Wess Mitchell Warns of Russian Influence through Orthodox Church

On September 11-12, 2018, the McCain Institute and the Economic Policy Research Center (EPRC) co-hosted the 4th annual Tbilisi International Conference in the Georgian capital. This year’s title was “World in 2018: Upside Down?”

The conference aimed to bring together regional experts on security issues, Georgian policymakers, civil society activists, and representatives in the private sector “with a view toward keeping Georgia high on the transatlantic agenda and keeping Georgia on track in its democratic progress and transatlantic aspirations,” according to the McCain Institute.

At the conference on Wednesday, US Assistant Secretary of State for European and Eurasian Affairs, A. Wess Mitchell, had a discussion with Batu Kutelia of the Atlantic Council of Georgia in a panel titled “Conversation: Georgia and the West.”

Mitchell drew some attention with his remarks. Speaking of western political leaders, he said “Earlier, they said that Russia is not a threat. Now, they have woken up in the West and realized that Russia is a threat. It's a pity that we did not wake up even after the Russia-Georgia war and this became the precondition for starting the war in Ukraine. The West woke up and they already know that Russia is playing a serious game. We must say goodbye to the argument that Russia is weak, we must say goodbye to the idea that economic stagnation in Russia is weakening Russia. Putin is a threat and he is carrying out aggression.”

His statements were questioned by Estonian President Kersti Kaljulaid, who was on an official visit to Georgia, and also spoke at the “World in 2018: Upside Down?” conference. Kaljulaid said, “You said that the West had woken up, but I do not think that we, from Europe, will agree with your assessment.” She added that Europe has “to do business with Russia. Besides, let’s see what the populist parties say - they don’t care about our liberal-democratic values, which is good for the Russians. So, what has been done since Georgia's war is not enough. We said let’s try to bring private business to Georgia, it took three months to do it! But I'm not saying that nothing has been done.” In a meeting with President Margvelashvili, however, Kaljulaid noted that “It was very heart-warming to see Wess Mitchell and our other friends at the international conference, also showing strong support for Georgia.”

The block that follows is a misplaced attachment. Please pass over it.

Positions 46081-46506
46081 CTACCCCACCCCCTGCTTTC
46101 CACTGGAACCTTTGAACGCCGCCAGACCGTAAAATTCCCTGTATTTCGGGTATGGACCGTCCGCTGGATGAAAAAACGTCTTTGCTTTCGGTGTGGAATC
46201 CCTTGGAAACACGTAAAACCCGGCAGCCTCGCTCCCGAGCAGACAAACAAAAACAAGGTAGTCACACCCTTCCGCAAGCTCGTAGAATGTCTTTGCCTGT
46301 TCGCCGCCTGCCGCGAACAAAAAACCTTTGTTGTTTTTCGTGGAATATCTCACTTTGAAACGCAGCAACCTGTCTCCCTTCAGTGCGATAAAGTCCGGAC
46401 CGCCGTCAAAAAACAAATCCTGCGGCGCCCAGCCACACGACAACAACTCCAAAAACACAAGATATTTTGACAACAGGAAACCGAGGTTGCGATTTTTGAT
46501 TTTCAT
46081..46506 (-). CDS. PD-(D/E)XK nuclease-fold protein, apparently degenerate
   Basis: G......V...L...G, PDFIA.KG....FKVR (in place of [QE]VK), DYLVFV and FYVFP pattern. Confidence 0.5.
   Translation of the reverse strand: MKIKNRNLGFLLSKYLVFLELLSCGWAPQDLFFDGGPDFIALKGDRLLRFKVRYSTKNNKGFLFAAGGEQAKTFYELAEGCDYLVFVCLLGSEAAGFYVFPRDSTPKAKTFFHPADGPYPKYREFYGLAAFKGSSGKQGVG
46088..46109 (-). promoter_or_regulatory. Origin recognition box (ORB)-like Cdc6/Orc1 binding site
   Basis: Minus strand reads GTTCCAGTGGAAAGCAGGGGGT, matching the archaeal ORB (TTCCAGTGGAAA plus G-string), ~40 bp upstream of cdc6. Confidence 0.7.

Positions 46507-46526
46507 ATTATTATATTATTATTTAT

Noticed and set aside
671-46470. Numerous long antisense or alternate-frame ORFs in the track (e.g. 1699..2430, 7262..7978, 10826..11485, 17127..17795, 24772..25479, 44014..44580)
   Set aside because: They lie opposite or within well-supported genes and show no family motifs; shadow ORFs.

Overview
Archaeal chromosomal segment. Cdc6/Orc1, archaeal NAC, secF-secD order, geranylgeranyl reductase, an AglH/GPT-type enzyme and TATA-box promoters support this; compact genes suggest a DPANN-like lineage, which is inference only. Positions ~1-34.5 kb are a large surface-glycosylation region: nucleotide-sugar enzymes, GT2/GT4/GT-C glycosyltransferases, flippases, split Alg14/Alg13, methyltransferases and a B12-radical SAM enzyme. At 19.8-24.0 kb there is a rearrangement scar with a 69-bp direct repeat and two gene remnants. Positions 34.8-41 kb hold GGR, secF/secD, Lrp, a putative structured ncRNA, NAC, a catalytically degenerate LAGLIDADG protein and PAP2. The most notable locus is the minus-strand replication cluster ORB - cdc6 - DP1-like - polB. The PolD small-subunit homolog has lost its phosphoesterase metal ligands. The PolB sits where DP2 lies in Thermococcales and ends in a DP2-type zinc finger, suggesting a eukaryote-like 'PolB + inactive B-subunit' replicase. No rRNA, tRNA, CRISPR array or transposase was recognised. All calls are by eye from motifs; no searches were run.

During the conference, Mitchell also accused the Georgian Orthodox Church of being influenced by Russia, saying “Russian misinformation and propaganda are strong. We know Russia’s tools, and we are ready to fight back. We are working, and Georgia has paid careful attention to social media, but there is a great force – the Orthodox Church – and Russian influence is indirectly coming from it. We have to reach to those layers of society who do not have internet access, for example, if we want to win this battle.”

Mitchell’s main message was straightforward: “Georgia succeeding on the path to reform is the ultimate and most important way to beat Vladimir Putin.”


Note: Quotations translated by InterPressNews

By Samantha Guthrie

Photo: Civil.ge

14 September 2018 08:58